“What is a recent positive experience in your work or personal life?”
“How would you fill in the blanks? I am feeling _____ today, because ____.”
To use appreciative debrief, reserve a few minutes at the end of the meeting to identify positive aspects of the meeting and opportunities for improvement. Ask the team to answer questions such as:
“What was a positive experience you had in the meeting today?”
“What did we do well in the meeting?”
“What was the most productive part of this meeting that we can continue in future meetings?”
You might also consider hosting a “town hall” meeting to share positive stories. Spreading positive stories within your team or unit is an important component in improving its culture. Hosting a town hall meeting on a regular basis can bring your team together to focus on recent successful experiences. At a town hall meeting, the interviewer or interviewees from an appreciative inquiry exercise can share their positive stories (de-identified, if desired) with the entire team. Include “open mic” time in the meeting, when participants can speak or be interviewed in front of their team.
A variety of other communication channels can be used to share positive stories and help the practice become a narrative organization. The inclusion of positive stories supports culture change. Identify ways to include storytelling in your internal communications; for example, you can post positive vignettes and inspirational quotations from patients and team members in newsletters, company-wide emails, on your intranet, and on physical message boards in your office or clinic. For example, Indiana University School of Medicine sends an electronic newsletter weekly to the entire medical community that includes reflections of faculty and medical students, poetry, and information about related workshops, conferences, and awards.
Using these methods can shift the focus and atmosphere of meetings and help your team experience the benefits of appreciative inquiry. They can be especially helpful at garnering enthusiasm for required early-morning meetings.
How can I make sure we get to our agenda items? Won't these practices consume our entire meeting?
Often teams find that meetings become more productive when using these methods, because appreciative inquiry has shifted the atmosphere to be more positive and collaborative. If you are concerned about time, try using appreciative check-in and debrief questions that require a single-word response.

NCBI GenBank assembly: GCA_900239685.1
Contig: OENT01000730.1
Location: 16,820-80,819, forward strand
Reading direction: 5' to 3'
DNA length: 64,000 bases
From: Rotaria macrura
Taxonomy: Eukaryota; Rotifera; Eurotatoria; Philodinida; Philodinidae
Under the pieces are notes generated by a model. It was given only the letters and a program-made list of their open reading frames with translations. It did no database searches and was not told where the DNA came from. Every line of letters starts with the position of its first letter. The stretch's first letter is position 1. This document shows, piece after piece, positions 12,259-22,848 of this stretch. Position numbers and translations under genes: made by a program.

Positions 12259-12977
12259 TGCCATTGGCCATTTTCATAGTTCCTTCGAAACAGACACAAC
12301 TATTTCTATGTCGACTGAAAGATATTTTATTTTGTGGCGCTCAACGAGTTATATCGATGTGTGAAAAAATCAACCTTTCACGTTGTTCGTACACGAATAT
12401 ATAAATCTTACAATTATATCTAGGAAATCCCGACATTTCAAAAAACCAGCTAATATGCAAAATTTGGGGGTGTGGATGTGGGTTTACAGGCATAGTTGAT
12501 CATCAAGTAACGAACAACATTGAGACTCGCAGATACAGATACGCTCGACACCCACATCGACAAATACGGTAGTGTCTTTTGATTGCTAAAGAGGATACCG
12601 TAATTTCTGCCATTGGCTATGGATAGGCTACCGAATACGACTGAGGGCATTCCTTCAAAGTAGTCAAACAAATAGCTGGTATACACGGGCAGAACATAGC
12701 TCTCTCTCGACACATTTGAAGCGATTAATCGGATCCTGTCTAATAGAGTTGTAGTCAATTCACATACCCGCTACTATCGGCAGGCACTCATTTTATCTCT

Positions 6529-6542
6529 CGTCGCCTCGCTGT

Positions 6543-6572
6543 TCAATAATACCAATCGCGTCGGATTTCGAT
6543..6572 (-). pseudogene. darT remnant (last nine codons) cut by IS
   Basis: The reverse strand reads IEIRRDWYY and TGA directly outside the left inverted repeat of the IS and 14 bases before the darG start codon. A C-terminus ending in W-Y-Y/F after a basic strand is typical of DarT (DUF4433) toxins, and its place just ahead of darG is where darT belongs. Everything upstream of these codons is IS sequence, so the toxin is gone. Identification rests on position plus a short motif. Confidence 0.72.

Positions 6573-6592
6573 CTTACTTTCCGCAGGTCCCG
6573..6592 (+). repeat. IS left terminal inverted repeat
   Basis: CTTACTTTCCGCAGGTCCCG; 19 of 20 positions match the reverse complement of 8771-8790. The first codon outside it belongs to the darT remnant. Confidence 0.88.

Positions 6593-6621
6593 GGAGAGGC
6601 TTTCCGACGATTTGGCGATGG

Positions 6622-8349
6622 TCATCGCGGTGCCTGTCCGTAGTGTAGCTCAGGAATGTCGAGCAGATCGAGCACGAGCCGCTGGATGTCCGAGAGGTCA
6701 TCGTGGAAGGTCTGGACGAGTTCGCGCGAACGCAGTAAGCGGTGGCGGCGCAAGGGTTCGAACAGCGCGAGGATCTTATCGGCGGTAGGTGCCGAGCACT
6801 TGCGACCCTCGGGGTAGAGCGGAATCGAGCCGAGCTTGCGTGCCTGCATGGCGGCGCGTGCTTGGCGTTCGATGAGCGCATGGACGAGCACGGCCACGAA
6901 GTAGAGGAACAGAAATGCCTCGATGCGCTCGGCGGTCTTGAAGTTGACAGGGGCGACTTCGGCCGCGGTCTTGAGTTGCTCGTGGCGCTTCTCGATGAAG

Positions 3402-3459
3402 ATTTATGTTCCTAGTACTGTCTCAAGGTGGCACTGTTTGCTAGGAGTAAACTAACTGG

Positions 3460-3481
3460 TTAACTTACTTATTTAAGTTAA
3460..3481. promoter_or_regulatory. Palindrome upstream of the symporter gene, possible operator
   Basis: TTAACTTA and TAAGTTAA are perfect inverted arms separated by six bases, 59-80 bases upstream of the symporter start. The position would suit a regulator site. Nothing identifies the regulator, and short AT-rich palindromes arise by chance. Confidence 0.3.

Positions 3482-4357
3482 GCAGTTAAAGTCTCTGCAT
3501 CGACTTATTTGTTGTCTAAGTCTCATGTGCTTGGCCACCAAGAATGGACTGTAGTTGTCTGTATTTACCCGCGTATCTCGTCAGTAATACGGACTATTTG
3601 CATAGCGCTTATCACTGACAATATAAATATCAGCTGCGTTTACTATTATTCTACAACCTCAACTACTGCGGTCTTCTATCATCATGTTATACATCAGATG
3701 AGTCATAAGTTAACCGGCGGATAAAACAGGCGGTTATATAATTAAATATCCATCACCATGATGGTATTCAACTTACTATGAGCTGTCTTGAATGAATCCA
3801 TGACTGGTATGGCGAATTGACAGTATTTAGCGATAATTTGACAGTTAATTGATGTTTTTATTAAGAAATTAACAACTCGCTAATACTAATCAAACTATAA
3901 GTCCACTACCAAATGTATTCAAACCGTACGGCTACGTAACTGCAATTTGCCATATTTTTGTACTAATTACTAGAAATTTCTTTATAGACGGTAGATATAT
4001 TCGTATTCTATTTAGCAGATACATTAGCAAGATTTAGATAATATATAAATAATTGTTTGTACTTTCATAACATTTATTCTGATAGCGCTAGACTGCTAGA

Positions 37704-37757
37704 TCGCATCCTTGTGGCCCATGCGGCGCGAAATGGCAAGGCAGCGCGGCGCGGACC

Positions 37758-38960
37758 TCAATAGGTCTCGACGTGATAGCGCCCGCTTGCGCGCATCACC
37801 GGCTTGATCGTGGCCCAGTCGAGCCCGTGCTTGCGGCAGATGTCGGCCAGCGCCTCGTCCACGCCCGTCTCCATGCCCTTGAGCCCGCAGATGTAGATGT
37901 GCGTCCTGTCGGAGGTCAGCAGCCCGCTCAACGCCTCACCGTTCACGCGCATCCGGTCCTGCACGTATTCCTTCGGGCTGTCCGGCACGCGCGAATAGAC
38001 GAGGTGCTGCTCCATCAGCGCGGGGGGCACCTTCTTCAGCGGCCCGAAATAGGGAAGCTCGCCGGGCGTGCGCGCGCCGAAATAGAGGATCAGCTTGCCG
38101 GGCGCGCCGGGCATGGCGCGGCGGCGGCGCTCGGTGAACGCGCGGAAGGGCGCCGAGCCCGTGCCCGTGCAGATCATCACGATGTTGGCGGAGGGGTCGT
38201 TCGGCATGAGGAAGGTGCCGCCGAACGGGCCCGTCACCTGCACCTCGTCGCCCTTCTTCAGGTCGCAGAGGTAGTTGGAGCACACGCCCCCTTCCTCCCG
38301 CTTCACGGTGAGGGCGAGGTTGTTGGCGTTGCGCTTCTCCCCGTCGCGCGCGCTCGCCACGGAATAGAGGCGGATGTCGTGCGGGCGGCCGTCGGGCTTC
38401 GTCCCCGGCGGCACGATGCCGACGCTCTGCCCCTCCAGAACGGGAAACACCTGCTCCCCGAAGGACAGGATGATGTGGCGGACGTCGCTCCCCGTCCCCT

How can I respond when my team resists appreciative inquiry, saying “We can't afford to focus on what's going well when there are so many problems”?
When learning about appreciative inquiry principles, many people initially see it as an overly idealistic approach that won't help things improve. However, appreciative inquiry is not about denying or ignoring problems, but rather it is a way to build a collaborative culture and to gather the energy and enthusiasm needed to address problems.
Once members of your practice or department have gained some experience with appreciative inquiry, it is important to embed this approach into the daily work of your organization. Embedding appreciative inquiry principles can take several forms. The essential element of these activities is identifying and highlighting mutual values and positive experiences.
Quiz Ref IDAppreciative inquiry activities might include:
Appreciative check-ins: asking an appreciative question at the start of a meeting.Introductions: asking people to respond to an appreciative question.Shout-outs: asking team members to share something positive that they observed recently about another team member's actions or performance.Appreciative de-briefs: asking an appreciative question relating to the strengths of a meeting.Clinical interactions: using appreciative questions with patients.Assuming positive intent.Transforming an obstacle into an opportunity.Finding the value behind a complaint.
Appreciative check-ins: asking an appreciative question at the start of a meeting.
Introductions: asking people to respond to an appreciative question.
Shout-outs: asking team members to share something positive that they observed recently about another team member's actions or performance.
Appreciative de-briefs: asking an appreciative question relating to the strengths of a meeting.
Clinical interactions: using appreciative questions with patients.
Assuming positive intent.
Transforming an obstacle into an opportunity.
Finding the value behind a complaint.
Starting team meetings with appreciative questions to build a positive culture.
Events at which appreciative inquiry can be used include:
Performance improvement team meetings.
Other team meetings.
Interactions with patients and family members.
Practice or administrative rounds.
How can I learn more about incorporating appreciative inquiry into our work?
Consider additional training, consultation, or discussion on this approach with a colleague who has used this process.